Sunday, July 17, 2005

How low can you go?

One-fourth of Sasamori's body was burned. Her fingers were scorched to the bone, and she had as many as 30 operations to repair the damage. Three years ago, she underwent surgery for intestinal cancer. Doctors now suspect she has thyroid cancer.

Sasamori was one of 25 "Hiroshima Maidens" brought to the United States for reconstructive surgery in 1955 by American editor and author Norman Cousins, who she describes as her adoptive father. She eventually settled in the U.S. and became a nurse.

Sasamori, who now lives in Marina del Rey, Calif., said she is not angry with Americans for how World War II ended, but hates war itself and is saddened by the actions of those who made the bomb.

But she was upset about a $125-per-ticket event at the National Atomic Museum in Albuquerque on Friday.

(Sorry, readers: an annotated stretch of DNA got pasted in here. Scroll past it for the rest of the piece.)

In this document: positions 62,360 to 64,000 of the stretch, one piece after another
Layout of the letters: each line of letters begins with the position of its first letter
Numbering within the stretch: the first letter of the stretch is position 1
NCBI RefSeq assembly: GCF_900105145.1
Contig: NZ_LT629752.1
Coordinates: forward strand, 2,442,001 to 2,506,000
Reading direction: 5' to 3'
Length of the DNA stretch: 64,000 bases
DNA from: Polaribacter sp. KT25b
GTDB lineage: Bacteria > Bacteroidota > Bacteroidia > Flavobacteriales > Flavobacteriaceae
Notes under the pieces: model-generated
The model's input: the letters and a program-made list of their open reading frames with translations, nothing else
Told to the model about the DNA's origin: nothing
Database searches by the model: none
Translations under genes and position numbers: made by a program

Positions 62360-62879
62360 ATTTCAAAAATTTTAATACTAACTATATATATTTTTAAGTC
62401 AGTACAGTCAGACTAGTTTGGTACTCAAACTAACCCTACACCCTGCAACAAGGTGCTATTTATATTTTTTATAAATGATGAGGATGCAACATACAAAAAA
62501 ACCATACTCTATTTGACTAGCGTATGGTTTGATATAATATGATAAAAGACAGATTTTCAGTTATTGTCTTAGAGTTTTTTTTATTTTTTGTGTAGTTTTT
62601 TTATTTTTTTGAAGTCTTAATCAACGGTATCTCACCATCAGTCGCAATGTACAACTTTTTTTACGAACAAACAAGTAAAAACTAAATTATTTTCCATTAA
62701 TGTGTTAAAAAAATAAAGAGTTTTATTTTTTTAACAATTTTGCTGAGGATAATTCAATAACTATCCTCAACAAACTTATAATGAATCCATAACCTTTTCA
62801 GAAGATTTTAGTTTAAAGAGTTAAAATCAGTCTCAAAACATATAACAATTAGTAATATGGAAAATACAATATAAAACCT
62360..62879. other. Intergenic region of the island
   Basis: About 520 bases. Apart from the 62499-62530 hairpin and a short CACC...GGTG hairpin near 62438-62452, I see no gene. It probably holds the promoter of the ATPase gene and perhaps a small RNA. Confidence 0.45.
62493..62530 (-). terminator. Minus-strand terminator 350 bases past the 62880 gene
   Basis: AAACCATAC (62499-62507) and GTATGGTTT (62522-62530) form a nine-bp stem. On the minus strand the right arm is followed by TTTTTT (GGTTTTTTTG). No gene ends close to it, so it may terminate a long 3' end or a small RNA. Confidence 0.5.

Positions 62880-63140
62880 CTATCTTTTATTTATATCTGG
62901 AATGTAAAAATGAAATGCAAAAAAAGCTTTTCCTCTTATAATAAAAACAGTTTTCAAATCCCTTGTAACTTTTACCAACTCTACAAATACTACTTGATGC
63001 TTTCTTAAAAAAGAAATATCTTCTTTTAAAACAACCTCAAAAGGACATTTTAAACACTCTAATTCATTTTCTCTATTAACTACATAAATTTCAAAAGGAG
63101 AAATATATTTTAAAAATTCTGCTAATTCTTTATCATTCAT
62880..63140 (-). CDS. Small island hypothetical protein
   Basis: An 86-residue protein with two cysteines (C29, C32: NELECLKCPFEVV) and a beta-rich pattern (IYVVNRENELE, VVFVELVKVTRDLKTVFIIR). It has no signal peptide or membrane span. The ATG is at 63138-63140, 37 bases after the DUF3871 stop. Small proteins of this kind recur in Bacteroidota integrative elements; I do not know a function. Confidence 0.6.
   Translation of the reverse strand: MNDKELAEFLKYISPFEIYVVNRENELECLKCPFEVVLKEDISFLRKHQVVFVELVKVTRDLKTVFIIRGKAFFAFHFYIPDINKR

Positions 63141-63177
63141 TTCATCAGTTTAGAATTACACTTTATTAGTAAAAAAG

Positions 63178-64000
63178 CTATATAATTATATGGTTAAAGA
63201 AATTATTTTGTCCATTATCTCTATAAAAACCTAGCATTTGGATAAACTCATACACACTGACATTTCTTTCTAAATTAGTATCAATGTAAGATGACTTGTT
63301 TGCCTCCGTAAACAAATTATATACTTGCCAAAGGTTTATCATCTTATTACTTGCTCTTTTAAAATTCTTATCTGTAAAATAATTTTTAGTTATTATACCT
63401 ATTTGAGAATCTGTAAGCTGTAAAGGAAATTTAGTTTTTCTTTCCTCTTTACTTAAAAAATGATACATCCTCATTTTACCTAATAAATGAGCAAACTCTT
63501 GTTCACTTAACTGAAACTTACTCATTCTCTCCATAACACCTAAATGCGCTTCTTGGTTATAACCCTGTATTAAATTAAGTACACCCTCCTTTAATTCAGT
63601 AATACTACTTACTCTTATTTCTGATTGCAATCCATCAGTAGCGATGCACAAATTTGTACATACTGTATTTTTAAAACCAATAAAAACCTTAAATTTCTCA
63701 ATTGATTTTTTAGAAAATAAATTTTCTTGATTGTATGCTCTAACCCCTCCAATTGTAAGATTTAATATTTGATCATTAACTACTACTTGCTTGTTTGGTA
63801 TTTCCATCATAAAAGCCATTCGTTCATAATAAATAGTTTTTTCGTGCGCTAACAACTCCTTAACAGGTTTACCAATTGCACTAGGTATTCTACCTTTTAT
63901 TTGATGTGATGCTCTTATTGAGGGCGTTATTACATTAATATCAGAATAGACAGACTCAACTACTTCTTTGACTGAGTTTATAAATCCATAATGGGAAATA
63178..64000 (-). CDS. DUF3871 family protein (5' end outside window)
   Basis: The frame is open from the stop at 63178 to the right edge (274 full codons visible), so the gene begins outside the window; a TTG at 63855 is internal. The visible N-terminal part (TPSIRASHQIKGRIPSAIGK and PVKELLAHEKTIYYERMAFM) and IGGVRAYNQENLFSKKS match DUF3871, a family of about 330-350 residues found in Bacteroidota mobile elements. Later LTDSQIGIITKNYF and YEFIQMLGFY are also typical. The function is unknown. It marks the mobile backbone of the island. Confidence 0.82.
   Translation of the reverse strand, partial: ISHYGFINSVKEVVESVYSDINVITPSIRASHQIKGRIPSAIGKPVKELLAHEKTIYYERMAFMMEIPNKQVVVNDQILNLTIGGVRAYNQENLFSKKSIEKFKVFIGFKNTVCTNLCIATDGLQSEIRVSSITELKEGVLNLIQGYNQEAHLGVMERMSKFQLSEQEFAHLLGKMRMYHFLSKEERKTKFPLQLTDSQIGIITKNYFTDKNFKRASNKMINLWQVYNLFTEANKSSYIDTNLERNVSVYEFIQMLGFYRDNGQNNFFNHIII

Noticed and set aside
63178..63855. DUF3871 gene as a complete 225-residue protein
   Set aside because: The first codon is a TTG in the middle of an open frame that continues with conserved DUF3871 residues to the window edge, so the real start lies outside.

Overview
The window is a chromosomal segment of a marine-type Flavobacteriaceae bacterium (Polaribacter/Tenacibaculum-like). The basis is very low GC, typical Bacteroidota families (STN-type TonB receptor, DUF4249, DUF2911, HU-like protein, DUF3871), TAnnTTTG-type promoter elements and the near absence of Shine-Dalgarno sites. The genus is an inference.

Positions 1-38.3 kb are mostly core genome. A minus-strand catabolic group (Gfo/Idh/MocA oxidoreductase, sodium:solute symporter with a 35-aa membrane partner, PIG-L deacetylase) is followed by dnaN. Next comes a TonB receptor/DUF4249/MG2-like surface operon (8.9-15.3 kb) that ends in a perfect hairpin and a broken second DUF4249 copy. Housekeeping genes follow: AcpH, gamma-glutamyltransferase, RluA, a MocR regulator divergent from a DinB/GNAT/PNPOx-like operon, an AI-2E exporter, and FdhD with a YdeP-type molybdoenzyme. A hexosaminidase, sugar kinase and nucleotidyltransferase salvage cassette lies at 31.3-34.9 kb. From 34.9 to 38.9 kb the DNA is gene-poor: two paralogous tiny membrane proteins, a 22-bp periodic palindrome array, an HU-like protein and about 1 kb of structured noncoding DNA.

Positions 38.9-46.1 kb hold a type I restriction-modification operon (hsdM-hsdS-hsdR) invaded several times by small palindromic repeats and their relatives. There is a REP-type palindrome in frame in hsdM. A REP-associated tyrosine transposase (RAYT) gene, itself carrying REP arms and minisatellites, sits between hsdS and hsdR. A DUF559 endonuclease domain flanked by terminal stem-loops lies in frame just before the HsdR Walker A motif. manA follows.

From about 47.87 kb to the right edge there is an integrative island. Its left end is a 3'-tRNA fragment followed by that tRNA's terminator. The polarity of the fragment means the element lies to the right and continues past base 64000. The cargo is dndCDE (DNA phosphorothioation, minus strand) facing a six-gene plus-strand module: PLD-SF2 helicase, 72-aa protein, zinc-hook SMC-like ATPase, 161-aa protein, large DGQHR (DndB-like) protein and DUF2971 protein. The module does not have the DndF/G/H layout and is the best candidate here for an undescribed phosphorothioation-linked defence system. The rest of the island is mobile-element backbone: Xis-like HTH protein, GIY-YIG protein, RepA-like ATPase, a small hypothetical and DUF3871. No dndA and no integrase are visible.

Participants were given a secret identity at the door of the museum, a gimmick meant to recall the top-secret project to develop the bomb. Guests were treated to food, a cash bar, a 1940s fashion show, slides of the Trinity test and a panel discussion by historians and test participants. On Saturday, they were taken to the test site in southern New Mexico for a tour.

"Many people are dead. Those people's souls aren't happy. Why are you celebrating?" Sasamori said. "You are making a weapon to kill us. So, I feel that's not appropriate to celebrate."
The AP story did not say how many of these good people laughed when they heard what she said.


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